Food gardening has been an important trend over the last few years thanks to rising health consciousness and environmental awareness. COVID-19 has turned this trend into something more akin to the Victory Gardens of the past.
Suddenly, everyone wants to grow their own, but because of COVID-19 restrictions, this has been a very difficult year to start.
In March, our city went into lockdown, causing many of our horticultural businesses to close and events such as Seedy Saturday to be cancelled. Online seed sales went through the roof, so many companies had to shut down their sites so they could catch up with orders.
Our spring weather wasn’t favourable either, but in retrospect (at least in terms of gardening) maybe that was a good thing. Now the garden centres have reopened and the weather has finally warmed up. Let the planting season begin!
Where will your garden be?
My advice is to learn as much as you can about what you want to grow and be willing to experiment, whatever your location.
My colleague, Holly Reid, has been growing vegetables in her Leaside backyard for five years with varying degrees of success. She experiments with both seeds and seedlings and keeps a journal to record her results. Last year she planted jalapeño seedlings from the same flat in the garden bed and some in a container. “The difference was phenomenal! The ones in the pot did so much better, yielding dozens of peppers, versus one or two anemic-looking ones from the garden,” she told me.
Holly believes her biggest problem is the roots from the large silver maple and a row of cedars that rob her vegetables of water and nutrients. Her solution has been to install raised beds.
In May, she planted the cool season crops of carrots, beets, kale, radishes, spinach, lettuce and arugula, all from seeds saved from last year. Now she is sowing pole beans, swiss chard, zucchini and nasturtiums (for a hit of colour), and adding tomato and pepper seedlings.
Like Holly, I have large trees to deal with, but mine are in a courtyard jampacked with evergreens and only a few areas that receive full sun. My solution has been to plant in containers only and simply leave them where they are best suited or move them around to increase their sun exposure. I use both seeds and seedlings too, but I’ve become a bit of a seed snob over the years and use only those that are organic, untreated and open pollinated. My favourites come from Urban Harvest.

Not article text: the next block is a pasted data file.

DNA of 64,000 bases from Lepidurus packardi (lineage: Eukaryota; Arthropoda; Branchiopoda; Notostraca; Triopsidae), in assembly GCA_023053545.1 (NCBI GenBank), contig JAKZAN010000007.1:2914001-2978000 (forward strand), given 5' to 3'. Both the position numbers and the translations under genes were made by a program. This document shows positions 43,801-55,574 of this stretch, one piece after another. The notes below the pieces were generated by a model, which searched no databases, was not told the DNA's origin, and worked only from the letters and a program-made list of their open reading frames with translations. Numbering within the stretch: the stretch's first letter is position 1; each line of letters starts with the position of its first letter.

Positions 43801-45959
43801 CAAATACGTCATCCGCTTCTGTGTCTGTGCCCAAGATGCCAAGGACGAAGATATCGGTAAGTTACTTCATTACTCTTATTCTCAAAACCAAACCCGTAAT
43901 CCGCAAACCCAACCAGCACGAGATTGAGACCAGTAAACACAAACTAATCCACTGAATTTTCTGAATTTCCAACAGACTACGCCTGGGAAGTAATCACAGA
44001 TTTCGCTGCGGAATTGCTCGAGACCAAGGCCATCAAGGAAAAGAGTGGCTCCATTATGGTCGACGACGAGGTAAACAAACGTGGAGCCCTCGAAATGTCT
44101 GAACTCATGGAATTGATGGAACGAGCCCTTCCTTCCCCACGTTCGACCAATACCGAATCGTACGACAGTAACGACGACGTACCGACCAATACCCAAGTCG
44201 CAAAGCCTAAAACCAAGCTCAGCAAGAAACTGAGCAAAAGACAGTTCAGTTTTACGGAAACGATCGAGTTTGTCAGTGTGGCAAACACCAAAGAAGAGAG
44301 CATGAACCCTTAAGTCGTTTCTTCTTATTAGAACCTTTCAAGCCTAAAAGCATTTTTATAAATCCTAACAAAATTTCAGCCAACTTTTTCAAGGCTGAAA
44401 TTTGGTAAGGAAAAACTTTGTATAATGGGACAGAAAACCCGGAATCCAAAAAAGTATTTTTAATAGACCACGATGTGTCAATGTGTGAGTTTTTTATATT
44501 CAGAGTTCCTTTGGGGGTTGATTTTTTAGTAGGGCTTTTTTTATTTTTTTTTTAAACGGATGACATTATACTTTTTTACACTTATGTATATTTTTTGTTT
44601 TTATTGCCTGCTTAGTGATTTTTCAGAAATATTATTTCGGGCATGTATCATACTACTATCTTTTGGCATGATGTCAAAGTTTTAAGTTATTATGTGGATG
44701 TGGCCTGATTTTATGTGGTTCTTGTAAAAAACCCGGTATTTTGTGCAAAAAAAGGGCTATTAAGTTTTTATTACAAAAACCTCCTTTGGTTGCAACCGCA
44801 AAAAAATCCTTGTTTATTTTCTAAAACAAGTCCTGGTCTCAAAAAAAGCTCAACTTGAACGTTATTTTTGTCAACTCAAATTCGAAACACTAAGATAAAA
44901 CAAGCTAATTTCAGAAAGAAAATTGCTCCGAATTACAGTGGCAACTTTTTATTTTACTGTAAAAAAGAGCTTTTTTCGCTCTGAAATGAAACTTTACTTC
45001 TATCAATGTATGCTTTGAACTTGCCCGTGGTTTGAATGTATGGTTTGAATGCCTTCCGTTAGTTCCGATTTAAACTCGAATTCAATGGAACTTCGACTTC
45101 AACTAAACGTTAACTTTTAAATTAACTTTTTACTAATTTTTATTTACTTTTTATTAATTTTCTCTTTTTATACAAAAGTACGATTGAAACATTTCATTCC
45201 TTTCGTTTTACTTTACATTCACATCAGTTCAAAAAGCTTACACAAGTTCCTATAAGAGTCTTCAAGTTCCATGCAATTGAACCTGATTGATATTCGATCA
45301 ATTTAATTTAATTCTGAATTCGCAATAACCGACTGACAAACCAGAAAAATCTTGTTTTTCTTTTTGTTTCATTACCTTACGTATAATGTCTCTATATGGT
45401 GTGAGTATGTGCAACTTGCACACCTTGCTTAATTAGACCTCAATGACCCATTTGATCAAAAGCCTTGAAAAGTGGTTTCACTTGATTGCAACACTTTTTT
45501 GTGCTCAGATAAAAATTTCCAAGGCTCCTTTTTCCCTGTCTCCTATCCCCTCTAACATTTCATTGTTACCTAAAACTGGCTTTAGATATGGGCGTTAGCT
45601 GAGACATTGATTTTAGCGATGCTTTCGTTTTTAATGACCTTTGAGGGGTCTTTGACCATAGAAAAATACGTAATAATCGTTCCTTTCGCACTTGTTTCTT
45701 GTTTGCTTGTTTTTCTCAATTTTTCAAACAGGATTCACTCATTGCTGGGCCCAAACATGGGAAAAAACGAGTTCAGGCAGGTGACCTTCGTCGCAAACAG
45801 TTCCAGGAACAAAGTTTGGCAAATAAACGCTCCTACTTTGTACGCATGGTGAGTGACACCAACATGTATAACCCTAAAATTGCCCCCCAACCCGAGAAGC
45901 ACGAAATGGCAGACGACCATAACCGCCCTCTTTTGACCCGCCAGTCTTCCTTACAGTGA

Growing food on balconies is very different but definitely doable. Every floor higher becomes another micro climate with more extremes of heat and wind, and you may not receive any rainfall. But I have had a lot of success with balcony gardens. Experiment with container planting and choose crops according to your conditions. South- and west-facing balconies can grow both fruit and veg (if not shaded by another building), but even north-facing balconies can produce a good and steady supply of fresh salad greens.
Yes, you can grow food indoors! With hydroponic gardening, you can grow some fruit, vegetables and herbs inside your home and without any soil.
Hydroponic garden kits are available at both Home Depot and Canadian Tire or through a number of sites online.
Growing your own food can be challenging. It requires homework, physical work, some money and a lot of patience. But over time, it becomes less expensive, easier and even more rewarding. The best part is, once you have a crop, you can share and trade with neighbours and friends. This will increase your bounty – and your joy.